by Jessica Remitz
A secret dream of every dog owner is to be a dog walker (because, honestly, who wouldn’t want to spend their days taking their pup and his doggie friends on long walks?) but what does it take to make it in the business? And how do you get started? We’ve asked a Brooklyn-based walker to give us the scoop on what the life of a dog walker is really like.
Rachel Bowers, owner of Brooklyn Bark, a dog walking and pet sitting business, graduated college in 2007 and left school hoping to teach art in New York City. Unfortunately, the market for art teachers wasn’t very robust at the time and she found that freelancing didn’t provide enough financial stability. She began walking dogs for additional revenue and her business took off from there.
Bowers began building a client list by putting posters up around her neighborhood. As interest in Brooklyn Bark grew and she increased her staff (she now employs about 10 people to help care for clients and provide business support for the company), she began using the Internet to market her services in addition to community-based outreach.
Barking Up the Right Tree
While there are no qualifications or specific licenses needed to begin walking dogs professionally, Bowers knows how much work goes into caring for animals and their owners and has made it her company’s mission to provide the best care possible. Someone looking to make a little extra money without putting in the work, she said, reflects poorly on companies that pride themselves on professionalism.
“You’re asking people to trust you with one of their most beloved possession as well as keys to their home,” she said. “Do everything you can to earn their trust and maintain that trust every single day.”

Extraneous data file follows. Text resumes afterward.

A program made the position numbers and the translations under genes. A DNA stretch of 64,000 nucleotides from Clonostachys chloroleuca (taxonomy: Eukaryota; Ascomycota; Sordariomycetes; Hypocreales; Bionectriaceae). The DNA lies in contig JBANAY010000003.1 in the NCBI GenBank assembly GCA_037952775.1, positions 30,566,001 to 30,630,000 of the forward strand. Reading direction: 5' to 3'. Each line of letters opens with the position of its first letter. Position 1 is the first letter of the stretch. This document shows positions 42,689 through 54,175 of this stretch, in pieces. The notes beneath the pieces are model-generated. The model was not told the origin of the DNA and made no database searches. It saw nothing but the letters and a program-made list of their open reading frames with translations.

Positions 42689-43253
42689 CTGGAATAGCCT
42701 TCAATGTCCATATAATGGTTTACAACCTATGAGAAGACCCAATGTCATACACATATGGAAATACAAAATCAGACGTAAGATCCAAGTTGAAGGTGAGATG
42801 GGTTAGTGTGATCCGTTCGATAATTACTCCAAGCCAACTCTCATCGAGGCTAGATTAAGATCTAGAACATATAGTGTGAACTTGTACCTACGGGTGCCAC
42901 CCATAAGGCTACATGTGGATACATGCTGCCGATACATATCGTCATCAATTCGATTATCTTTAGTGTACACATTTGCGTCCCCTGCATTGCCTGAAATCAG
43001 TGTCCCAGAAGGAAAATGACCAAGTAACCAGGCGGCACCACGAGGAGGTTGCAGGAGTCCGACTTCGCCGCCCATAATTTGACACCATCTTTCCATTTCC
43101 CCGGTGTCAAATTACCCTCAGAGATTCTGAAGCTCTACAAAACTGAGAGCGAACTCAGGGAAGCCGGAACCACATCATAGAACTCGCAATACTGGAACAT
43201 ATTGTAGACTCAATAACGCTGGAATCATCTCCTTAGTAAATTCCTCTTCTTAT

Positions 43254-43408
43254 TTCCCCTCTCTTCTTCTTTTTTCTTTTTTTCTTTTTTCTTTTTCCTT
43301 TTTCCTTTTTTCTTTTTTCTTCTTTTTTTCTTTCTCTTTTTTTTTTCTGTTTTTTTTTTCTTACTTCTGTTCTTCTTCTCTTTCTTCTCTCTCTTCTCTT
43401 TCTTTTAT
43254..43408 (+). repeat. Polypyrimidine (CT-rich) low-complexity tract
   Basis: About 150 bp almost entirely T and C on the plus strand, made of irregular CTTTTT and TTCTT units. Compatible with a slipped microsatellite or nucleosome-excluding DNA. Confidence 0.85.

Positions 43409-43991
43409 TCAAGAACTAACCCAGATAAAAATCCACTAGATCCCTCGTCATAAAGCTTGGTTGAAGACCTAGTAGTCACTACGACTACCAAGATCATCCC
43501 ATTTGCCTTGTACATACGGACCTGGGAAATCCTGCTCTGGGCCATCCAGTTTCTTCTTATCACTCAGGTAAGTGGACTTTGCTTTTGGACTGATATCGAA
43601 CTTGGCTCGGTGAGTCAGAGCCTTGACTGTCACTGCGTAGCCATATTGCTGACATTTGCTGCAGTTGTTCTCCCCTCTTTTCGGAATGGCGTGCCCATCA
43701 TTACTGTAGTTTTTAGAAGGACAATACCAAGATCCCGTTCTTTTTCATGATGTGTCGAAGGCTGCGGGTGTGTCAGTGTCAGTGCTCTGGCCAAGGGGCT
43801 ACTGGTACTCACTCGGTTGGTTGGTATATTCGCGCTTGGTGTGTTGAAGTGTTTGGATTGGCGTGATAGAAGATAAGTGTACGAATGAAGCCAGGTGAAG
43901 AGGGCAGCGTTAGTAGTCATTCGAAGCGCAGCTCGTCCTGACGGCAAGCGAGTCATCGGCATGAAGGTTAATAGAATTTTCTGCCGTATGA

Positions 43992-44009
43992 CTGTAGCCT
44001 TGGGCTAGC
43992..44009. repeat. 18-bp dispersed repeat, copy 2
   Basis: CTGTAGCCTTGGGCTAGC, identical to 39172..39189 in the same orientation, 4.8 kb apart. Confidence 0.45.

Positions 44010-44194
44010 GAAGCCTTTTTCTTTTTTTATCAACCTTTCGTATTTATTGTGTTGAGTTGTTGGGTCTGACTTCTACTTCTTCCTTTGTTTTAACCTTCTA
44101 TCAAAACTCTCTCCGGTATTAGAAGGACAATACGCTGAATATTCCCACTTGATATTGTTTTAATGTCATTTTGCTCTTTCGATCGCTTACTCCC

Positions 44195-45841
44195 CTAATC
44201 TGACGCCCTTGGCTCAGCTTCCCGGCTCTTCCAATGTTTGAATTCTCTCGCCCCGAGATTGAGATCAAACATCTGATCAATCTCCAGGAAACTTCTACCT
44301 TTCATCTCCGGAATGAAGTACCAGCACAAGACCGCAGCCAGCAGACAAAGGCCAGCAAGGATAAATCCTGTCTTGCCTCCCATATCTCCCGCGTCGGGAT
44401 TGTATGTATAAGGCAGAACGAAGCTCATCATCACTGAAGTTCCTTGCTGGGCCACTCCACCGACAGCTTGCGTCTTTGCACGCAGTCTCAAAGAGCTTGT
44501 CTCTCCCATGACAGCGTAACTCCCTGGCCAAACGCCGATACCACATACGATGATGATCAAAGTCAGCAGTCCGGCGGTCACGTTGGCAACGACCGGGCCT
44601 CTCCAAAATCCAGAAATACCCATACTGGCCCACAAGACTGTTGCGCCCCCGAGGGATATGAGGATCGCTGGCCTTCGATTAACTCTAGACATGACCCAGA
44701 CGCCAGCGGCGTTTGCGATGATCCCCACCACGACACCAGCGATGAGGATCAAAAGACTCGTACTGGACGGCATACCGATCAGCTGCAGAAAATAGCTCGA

Bowers works with local veterinarians, freelancers unions and Craigslist to bring on new hires and receives over 100 queries nearly every day from people looking to become a walker. These applicants are narrowed down to a handful of finalists who are interviewed by Bowers and invited into the field to shadow her at work. Potential walkers must have a college degree and a history working with animals in addition to an enthusiasm for the job and the ability to handle a variety of different animals with different personalities.
All Brooklyn Bark walkers are bonded and insured as well as pet CPR and first aid certified within three months of starting with the company. Bowers and her associates also give CPR and first aid certification classes to the public every four to six months. She recommends all beginning walkers become insured and work with their community to help other animals in addition to their clients.
“Don’t pick up a leash without being bonded and having insurance [and] as you grow, become a force for good in the animal world,” she said. “As you’re making a living from animals, give back and help other animals and their owners succeed.”
As with all businesses, challenges exist in the world of dog walking. The biggest one Bowers faced, giving everyone what they wanted when they wanted it, was overcome with an online scheduling portal and a GPS tracking system for associates to get their walking schedules on their phone and clients to schedule walks through the website and see exactly where their dogs are walked each day. It always helps to have a wiggly pup waiting for you during a stressful day, too.
“No matter how horrible things may be going, there is nothing as wonderful as opening a door to be greeted bye a tail wagging to tell you how much you are appreciated and loved,” she said.
To learn more about Brooklyn Bark or request a free consultation locally, click here.